- 79% of marketers observed that a combination of interactive content with other types of content marketing strategies increases message retention (Content Marketing Institute & Ion Interactive)
According to a study conducted by the Content Marketing Institute & Ion Interactive quizzes, games, interactive images/infographics and assessments are best for the top of the funnel; calculators, interactive ebooks and lookbooks for the middle of the funnel; and configurators for the bottom of the funnel.
And yes, interactive content does produce good results.
All of these tactics short on the ability to engage your prospects emotionally on a more personal level. As we demonstrated above when discussing AMB, connecting on a personal level and sparking a strong emotional response is what turns leads into passionate advocates.
The secret is going from interaction to conversation.
A conversational user interface allows you to take any piece of the interactive content mentioned above and give it personality.
Although based on chatbot-driven conversation, conversational UI doesn’t necessarily have to rely on artificial intelligence as AI still has a long way to go.
Conversational interfaces can leverage the good old principle of “choose your own adventure” used in the first video games. Avoiding the troubles with AI, this concept gives your prospects the power to choose their journey and determine the outcome of the interaction.
So, instead of having leads search your site for a quiz, quote calculator, or an ebook, you can have your chatbot deliver this content to them. Better yet, you can use the conversation to qualify your lead in an unobtrusive, friendly manner.
For example, when a prospect arrives at your website searching for an ebook instead of a block wall bluntly demanding information, it will be greeted by chatbot with a persona that captures the personality of your brand. The chatbot will start with “Hi!” a short introduction and a friendly chit-chat before proceeding to ask what the visitor would like to do.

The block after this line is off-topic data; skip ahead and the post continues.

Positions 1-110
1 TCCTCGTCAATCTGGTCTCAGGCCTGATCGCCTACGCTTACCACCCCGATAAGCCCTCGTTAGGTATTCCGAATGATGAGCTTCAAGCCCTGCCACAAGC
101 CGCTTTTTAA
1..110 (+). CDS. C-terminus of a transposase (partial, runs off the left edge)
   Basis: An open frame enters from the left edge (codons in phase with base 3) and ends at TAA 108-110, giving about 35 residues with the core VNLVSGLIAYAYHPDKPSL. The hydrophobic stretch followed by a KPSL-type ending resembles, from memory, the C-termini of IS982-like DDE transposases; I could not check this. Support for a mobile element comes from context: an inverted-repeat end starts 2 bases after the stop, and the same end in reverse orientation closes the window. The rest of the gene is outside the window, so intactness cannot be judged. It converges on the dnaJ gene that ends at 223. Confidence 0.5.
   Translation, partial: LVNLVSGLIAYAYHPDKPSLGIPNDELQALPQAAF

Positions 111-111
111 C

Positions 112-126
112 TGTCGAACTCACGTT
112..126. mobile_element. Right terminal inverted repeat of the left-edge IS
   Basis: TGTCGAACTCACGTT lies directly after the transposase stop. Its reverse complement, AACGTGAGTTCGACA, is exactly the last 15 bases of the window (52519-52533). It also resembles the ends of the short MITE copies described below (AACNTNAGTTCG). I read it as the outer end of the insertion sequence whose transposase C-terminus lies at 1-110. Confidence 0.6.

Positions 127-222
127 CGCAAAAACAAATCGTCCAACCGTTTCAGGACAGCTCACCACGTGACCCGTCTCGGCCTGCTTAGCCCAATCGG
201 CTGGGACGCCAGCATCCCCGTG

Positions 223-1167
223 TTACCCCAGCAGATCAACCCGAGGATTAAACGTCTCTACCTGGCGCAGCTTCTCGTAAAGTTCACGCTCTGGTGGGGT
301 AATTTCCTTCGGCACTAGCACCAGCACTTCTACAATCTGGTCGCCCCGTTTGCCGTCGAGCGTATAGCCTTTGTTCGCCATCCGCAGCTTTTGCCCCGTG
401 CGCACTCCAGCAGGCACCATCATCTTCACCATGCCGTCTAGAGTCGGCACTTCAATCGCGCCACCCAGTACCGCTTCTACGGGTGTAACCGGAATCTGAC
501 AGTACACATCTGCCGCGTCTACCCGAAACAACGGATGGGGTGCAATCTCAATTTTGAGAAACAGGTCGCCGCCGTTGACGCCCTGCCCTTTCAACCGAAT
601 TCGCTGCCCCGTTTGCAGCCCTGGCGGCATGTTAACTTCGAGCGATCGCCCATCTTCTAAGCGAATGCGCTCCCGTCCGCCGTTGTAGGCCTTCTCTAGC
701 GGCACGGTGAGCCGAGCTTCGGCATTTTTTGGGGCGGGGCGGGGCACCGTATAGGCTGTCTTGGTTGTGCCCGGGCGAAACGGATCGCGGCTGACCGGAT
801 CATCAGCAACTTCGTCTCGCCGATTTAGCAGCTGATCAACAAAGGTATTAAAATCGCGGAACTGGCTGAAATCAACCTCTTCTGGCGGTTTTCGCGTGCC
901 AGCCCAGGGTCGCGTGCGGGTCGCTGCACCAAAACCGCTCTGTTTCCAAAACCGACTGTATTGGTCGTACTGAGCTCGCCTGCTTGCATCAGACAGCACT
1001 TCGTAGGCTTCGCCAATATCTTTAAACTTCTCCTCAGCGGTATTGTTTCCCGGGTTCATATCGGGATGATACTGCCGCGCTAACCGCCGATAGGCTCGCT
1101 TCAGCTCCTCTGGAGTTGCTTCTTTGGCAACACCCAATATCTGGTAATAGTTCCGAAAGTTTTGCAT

- Option 1: Learn more about the product
- Option 2: Download Ebook
The simple act of giving your prospects a choice gives them a sense of control. And, since they chose to download the ebook, they don’t feel forced to give out their contact information.
For instance, when you visit Landbot homepage, you are greeted by our little bot that does exactly that! You can either learn more about us or start creating your first conversational bot. Whatever, the choice, you are the maker of your journey.
This entire interaction takes a few seconds saving website visitors time they would have otherwise spent browsing your site or waiting for an email response or for one of your representatives to be available.
Plus, a well-designed chatbot can connect and entertain creating an experience that’s easy to remember.
Remember, even though the B2B marketing landscape has changed, the goals remain the same:
- Gain more quality leads for your business;
- Close more sales;
- Achieve higher ROI.
The only difference is, you need to start considering the experience your potential customers encounter during these stages of acquisition.
So, while there are plenty of B2B lead generation ideas in the endless abyss of search engine database, to battle on the grounds of the Experience Economy you need to turn your attention to those taking emotions into account.
After all, business decisions are taken by people.
There is no single best way to generate deals, there is just a wide collection of experiences you can make work to your advantage.